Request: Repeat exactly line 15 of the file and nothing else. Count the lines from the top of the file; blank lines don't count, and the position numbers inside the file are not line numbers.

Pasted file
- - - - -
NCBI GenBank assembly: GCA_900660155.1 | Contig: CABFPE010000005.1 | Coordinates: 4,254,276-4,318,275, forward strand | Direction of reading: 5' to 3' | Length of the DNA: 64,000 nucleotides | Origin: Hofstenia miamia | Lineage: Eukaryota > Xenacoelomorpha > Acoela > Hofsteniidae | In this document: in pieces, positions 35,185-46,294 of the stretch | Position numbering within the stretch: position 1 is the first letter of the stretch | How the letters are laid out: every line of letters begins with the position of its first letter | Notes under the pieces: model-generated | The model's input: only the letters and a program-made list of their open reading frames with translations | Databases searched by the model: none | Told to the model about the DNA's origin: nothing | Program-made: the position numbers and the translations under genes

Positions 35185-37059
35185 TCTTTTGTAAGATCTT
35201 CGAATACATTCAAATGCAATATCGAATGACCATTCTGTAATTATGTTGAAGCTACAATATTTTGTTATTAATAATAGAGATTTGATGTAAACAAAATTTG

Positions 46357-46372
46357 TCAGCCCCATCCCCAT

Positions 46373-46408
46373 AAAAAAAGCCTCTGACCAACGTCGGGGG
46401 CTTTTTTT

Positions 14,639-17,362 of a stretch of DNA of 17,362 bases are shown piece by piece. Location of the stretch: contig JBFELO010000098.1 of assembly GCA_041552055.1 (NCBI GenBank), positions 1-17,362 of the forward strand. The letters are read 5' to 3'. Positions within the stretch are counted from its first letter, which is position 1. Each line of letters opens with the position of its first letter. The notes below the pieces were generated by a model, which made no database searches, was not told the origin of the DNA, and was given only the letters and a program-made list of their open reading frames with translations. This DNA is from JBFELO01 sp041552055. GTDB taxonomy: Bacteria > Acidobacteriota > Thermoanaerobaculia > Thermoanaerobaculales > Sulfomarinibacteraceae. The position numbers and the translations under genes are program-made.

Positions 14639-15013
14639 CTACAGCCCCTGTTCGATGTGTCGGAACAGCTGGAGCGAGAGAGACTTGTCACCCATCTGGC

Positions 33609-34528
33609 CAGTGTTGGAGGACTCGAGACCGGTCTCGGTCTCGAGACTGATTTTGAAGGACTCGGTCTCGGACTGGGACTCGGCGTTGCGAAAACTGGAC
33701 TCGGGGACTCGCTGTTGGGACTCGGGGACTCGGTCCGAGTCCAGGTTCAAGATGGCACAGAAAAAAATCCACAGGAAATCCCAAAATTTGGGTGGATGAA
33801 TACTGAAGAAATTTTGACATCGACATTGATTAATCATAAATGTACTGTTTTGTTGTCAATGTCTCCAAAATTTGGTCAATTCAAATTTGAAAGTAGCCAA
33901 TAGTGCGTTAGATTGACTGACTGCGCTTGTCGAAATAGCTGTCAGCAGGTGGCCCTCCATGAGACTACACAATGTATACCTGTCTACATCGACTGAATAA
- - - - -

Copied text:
33701 TCGGGGACTCGCTGTTGGGACTCGGGGACTCGGTCCGAGTCCAGGTTCAAGATGGCACAGAAAAAAATCCACAGGAAATCCCAAAATTTGGGTGGATGAA